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Aging dam along Ohio River fails, forcing halts to traffic
 

BROOKPORT, Ill. — Commercial river traffic was flowing once again early this week following an eight-day shutdown of one of the oldest and busiest lock and dams on the Ohio or Mississippi river.

More than 40 towboats and barges were backed up because of the shutdown to Lock and Dam 52 along the Ohio River, a key transportation route for grain as well as other commodities.

U.S. Army Corps of Engineers officials, who oversee the river navigation system, worked for the better part of two days to replace a nearly 700-foot-wide gap in the span of wooden wickets that make up the dam, said Carol Labashosky, a spokeswoman for the Corps’ division in Louisville, Ky.

“We did our best to get it up and operating as quickly as possible,” she said. “Wickets are what hold the dam up, and with the wickets as old as they are, they break down on a more frequent basis.”

To make the emergency repairs, divers needed the water flow lessened so that the pool level at the dam would be decreased, so early last week the Corps began restricting flow from the Barkley Lake Dam while similar flow restrictions were put in place by the Tennessee Valley Authority at the Kentucky Lake Dam.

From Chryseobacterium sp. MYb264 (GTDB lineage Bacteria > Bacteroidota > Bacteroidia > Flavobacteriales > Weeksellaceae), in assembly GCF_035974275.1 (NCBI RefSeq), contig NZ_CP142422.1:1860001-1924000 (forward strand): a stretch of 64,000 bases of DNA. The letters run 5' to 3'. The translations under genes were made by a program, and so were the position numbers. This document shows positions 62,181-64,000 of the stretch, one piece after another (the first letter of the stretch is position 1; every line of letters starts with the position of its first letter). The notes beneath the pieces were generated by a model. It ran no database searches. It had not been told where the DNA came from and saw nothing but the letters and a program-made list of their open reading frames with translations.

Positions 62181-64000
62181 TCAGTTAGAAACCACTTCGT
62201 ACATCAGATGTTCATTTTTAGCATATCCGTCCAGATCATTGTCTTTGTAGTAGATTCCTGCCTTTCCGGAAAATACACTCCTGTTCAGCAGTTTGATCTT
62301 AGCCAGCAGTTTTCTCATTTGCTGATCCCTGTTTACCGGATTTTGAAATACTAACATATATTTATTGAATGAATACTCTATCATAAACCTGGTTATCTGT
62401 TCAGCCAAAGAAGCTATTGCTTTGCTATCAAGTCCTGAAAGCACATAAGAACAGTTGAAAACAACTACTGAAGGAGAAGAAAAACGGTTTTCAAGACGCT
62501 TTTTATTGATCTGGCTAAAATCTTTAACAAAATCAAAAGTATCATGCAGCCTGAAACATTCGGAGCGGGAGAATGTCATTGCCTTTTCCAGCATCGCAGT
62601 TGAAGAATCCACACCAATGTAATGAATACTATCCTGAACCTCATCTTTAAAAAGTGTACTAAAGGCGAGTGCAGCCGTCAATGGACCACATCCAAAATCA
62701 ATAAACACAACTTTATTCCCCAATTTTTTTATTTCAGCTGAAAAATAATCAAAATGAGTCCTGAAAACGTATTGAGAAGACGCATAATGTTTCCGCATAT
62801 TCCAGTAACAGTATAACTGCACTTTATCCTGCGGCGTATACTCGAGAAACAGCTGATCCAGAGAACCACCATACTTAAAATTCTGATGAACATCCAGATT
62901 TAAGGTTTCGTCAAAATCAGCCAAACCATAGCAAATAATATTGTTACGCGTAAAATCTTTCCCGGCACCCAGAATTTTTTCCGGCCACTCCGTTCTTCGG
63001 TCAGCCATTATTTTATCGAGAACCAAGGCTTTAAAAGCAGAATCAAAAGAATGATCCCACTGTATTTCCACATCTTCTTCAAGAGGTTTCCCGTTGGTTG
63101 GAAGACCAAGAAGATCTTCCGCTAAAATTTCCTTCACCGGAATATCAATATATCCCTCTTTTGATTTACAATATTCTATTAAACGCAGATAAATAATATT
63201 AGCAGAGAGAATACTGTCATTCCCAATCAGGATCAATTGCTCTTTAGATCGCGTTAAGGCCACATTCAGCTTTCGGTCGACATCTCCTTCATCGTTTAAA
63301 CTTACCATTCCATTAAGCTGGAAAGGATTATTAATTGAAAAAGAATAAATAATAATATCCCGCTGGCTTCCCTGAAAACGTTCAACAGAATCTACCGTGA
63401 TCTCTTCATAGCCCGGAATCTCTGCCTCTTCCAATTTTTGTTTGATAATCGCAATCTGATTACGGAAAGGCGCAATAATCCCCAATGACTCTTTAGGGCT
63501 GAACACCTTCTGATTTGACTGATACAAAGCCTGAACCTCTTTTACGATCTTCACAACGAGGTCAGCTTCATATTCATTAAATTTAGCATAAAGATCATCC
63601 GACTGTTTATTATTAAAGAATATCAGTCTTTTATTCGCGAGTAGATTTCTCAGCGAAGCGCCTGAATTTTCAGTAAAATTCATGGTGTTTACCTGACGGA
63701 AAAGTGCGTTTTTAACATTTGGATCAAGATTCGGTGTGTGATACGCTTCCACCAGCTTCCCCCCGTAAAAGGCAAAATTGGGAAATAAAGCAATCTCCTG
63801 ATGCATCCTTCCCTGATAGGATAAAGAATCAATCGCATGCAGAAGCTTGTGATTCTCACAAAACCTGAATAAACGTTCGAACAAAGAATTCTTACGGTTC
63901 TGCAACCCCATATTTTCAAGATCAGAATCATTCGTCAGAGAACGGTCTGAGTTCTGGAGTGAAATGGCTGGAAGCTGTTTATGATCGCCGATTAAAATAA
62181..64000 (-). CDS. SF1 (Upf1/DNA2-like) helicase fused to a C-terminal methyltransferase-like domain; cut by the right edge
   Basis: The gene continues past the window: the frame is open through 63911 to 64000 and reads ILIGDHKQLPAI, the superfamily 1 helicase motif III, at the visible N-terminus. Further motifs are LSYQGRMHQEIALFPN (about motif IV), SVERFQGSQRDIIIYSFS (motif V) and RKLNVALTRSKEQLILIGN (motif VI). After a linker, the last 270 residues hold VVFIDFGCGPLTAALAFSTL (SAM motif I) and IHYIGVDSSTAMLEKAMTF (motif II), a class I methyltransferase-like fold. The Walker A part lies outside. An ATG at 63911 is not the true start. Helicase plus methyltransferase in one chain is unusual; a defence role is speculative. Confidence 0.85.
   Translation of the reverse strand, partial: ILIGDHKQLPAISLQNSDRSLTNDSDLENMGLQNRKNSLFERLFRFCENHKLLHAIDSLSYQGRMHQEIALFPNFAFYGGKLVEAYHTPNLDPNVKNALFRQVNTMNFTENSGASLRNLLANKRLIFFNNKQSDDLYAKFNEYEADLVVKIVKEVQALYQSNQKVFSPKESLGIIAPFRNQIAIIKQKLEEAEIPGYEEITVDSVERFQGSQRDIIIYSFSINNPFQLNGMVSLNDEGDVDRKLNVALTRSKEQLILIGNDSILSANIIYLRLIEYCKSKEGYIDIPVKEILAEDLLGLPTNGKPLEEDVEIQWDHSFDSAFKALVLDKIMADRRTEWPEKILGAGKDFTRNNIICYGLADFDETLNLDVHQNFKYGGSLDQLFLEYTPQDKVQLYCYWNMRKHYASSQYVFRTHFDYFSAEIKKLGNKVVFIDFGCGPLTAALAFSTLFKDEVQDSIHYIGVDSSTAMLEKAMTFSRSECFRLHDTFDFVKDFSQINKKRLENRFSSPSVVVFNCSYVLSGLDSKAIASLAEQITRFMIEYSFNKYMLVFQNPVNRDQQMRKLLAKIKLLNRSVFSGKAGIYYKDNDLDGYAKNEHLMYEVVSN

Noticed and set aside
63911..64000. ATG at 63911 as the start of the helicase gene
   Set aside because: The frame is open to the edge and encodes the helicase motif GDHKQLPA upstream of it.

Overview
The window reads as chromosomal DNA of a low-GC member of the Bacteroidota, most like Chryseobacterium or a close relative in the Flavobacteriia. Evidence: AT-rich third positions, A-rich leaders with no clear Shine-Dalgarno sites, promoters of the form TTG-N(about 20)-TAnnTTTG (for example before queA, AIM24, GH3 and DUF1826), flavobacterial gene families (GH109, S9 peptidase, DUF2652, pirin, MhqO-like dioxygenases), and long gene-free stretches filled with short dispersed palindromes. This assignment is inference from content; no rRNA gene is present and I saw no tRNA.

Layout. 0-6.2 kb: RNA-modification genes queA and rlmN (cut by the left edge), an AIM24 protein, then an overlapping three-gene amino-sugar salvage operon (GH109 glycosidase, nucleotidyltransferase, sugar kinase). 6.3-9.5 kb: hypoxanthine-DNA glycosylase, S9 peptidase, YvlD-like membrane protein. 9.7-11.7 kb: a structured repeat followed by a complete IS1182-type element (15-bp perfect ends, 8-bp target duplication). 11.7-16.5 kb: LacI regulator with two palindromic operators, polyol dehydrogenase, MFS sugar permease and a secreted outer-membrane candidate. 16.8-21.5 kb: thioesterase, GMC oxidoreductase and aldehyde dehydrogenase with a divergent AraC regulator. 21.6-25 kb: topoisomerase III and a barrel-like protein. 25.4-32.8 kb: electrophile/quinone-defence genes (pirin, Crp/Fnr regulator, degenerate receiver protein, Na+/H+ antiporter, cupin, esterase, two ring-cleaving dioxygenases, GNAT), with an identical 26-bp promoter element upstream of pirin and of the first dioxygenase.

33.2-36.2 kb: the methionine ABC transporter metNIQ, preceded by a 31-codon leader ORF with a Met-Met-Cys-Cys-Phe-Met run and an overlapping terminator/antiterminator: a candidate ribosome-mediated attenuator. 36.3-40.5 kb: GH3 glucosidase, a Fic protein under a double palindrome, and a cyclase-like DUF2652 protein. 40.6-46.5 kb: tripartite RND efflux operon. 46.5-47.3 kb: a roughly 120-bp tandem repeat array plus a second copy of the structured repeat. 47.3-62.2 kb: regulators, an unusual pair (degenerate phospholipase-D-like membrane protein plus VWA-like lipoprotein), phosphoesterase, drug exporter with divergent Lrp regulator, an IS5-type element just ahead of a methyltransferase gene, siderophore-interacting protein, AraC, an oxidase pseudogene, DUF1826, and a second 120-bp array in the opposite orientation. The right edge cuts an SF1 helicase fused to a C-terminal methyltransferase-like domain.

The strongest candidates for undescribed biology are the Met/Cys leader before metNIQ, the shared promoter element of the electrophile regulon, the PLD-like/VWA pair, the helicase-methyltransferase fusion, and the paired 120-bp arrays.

The repairs, which Labashosky said will need to be reinforced with a new rock dyke, cost thousands of dollars, but she didn’t have an exact number. The construction of a rock dyke, which should get the dam through to the fall of 2018, is estimated to cost about $1.3 million and will take about a month to complete.

 Dam 52 and its sister dam, No. 53 near Smithland, Ky., are the two oldest structures remaining along the Ohio, constructed in the 1920s and scheduled to be replaced by a new mega dam near Olmsted, Ill.

Olmsted, originally designed to cost about $775 million in 1988 and to be completed by 1998, has had numerous cost overruns and delays. It is now scheduled to be completed by next fall at a cost of about $3 billion. Once operating, the two aged locks and dams will be shut down.

“We can’t wait until next fall,” Labashosky said. “Until then, we have to do what we can to make sure traffic continues to flow through regularly.”

The area along the Ohio River remains one of the busiest of any inland waterway in the United States, with about 80 million tons of grain, coal, fuel and other goods moving through the Brookport facility each year.

Labashosky added while river levels are lower during this time of the year, and sometimes force limited traffic through tighter spots along the Ohio and Mississippi, water levels are not expected to be so low as to require traffic limitations in the coming weeks.

9/21/2017